'Point in Time Count' aims to find Atlas Township homeless Jan. 26.
January 12, 2011 - As a relatively affluent, rural community, homelessness wouldn't appear to exist in Atlas Township.
However, Township Clerk Tere Onica knows otherwise and "homeless" does not necessarily mean a person with a shopping cart full of belongings hanging out near a street corner.
"I've heard of some people who could use some help," said Onica, who was contacted by representatives from Housing and Urban Development to see if the township hall could be used as a center for counting homeless in the area. "Homeless can be 'couch hoppers,' people who don't have permanent residences, but move from one person's couch to another, or someone who is living in a barn or abandoned home. If the state wants to eradicate homelessness, they need to determine where the homeless are and how many there are."
From 6-9 p.m. on Jan. 26, the Lakeview Community Church, 10023 S. State Road (M-15 and Kipp Road), will be a host site for the Point in Time Count, an effort to determine how many homeless there are on a given night.
The count is performed every two years, but this is the first time Atlas Township is participating. Lakeview Church is one of about 30 host centers in Genesee County, where homeless persons are encouraged to come and complete a questionnaire, as well as receive a gift bag with food items and a list of resources where they can seek help.
The U.S. Department of Housing and Urban Development requires any county that receives federal funding to participate in such a count once every two years. The amount of assistance received is based off the findings.
Gerry Leslie, HMIS (Homeless Management Information System) administrator for Metro Community Development in Flint, said with limited resources and ability to count, most counties focus on urban areas, where homelessness is highest. However, in an attempt to get complete coverage of the community, Genesee County has organized efforts in the outer areas of the county such as Goodrich.
In a multi-tiered approach, after the two days following the host site count, there will also be a count of homeless at soup kitchen and clothing distribution centers in the county. Trained professionals will also go out into the community and engage clients that may not be coming in for homeless services.
HUD defines "homeless" as people living in a place unfit for human habitation for in an emergency shelter designed for homeless clients, Leslie said. However, the state of Michigan also defines homeless as people known in the social services community as "couch surfers," people who stay with family or friends, frequently bouncing between homes.
Although the Point in Time Count is every other year, Genesee County does its own count annually. Last year, roughly 250 people were found in that count on a given night. Still, Leslie said a more telling number is the 3,000 unique individuals in the county who received homeless assistance over the course of the year.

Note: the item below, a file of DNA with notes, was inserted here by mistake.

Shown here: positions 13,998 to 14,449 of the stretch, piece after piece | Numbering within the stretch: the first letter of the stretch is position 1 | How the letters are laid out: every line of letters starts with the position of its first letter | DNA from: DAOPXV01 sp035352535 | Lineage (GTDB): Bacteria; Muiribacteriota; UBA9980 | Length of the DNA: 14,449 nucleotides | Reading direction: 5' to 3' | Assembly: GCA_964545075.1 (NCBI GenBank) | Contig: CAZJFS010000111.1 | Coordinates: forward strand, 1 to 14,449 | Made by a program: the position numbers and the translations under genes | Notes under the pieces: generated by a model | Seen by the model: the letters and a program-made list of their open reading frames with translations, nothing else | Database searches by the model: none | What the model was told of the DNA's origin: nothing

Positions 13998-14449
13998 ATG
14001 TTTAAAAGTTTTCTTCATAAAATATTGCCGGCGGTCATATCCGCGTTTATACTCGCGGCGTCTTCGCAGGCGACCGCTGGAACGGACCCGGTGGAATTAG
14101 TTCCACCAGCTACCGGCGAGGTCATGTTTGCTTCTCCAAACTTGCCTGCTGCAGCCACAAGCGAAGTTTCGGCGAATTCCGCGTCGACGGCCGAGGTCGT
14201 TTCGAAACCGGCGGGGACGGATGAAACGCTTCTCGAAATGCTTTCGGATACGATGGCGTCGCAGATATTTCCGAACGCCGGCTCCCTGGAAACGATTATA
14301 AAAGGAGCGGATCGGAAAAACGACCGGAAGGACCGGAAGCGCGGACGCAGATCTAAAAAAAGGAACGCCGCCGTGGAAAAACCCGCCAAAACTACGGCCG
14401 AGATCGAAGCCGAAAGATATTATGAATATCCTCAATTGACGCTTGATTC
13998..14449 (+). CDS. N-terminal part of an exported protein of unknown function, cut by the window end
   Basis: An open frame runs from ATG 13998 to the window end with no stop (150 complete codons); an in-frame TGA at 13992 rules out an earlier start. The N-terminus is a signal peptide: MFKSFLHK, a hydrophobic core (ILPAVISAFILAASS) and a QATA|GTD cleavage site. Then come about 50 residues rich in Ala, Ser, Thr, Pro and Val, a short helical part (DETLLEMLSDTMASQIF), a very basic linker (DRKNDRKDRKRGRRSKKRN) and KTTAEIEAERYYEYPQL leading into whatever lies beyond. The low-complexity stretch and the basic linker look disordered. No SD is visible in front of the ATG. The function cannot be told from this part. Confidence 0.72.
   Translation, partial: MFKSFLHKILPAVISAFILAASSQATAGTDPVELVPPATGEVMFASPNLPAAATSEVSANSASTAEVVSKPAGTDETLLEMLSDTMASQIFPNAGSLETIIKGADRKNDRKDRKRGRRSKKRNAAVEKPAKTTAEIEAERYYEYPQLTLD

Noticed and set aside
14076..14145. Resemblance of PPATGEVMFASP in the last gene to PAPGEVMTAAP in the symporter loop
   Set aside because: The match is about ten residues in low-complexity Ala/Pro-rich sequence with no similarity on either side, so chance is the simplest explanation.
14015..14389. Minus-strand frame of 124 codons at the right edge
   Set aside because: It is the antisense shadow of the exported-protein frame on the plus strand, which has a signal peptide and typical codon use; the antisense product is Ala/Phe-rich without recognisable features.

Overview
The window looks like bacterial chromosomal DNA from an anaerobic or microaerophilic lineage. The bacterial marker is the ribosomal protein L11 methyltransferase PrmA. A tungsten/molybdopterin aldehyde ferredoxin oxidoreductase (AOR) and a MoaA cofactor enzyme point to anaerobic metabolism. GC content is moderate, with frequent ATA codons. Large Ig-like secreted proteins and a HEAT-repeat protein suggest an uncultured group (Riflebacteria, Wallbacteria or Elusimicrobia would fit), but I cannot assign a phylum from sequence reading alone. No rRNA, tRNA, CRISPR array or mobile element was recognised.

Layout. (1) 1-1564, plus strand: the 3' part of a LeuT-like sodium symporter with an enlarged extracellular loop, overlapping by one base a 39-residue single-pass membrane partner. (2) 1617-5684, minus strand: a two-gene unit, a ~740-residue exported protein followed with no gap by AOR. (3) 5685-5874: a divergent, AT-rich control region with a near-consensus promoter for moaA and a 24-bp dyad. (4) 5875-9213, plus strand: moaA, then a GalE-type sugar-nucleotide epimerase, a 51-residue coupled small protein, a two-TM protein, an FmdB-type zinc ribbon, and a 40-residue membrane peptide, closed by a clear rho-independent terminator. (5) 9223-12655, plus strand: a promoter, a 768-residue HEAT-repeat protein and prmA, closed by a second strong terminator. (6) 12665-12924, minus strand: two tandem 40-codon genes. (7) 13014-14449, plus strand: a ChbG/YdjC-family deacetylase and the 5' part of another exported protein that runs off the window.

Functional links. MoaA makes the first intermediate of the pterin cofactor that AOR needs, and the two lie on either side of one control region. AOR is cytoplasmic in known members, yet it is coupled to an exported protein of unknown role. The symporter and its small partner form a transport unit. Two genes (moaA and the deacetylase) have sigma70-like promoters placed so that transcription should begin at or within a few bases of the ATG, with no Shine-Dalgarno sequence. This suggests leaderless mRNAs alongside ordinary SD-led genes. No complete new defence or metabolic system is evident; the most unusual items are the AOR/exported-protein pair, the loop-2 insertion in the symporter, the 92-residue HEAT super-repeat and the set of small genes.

"We have seen a lot more people in rural areas, spending the night in cars at shopping centers or in outlying areas," said Leslie. "There are people living in lean-to shanties and tent cities in Clio and Flushing. In 2009, the fastest growing population of homeless was homeless families. Half were homeless for the first time in 2009. They had held down consistent employment, but because of the economic situation, those opportunities have dried up. Typically, rural homeless migrate to urban areas, whether its Pontiac, Flint or Ann Arbor, in order to be able to take advantage of HUD services. Many homeless come from a more rural setting."
Jeremy Spear, pastor of Lakeview Community Church, as well as 13 members of his congregation, participated in the homeless count last year in the Flint area and adopted three homeless men as a result.
"This Sunday will mark a year since our church got involved," he said. "It's been an incredible year. Two of the homeless men no longer need our assistance, and one guy we still take supplies to weekly. He lives in the Court and Center area and has literally lived under a tree for more than five years... A person from our church takes him food, clothes, new blankets. The only request he's ever made was to have hard candy. He doesn't beg, but is very appreciative of what we do. He's not a predator or criminal, the city of Flint knows he's there. He's not hurting anybody, so no one bothers him. He's a veteran and under medical care."
Spear continued, "Every community has homeless. If you know of someone staying in a home with no utilities, or no permanent residence, or staying on someone's couch, let them know about the count."
For more information, call Lakeview Community Church at 810-636-7541.
Susan covers Brandon Township and Ortonville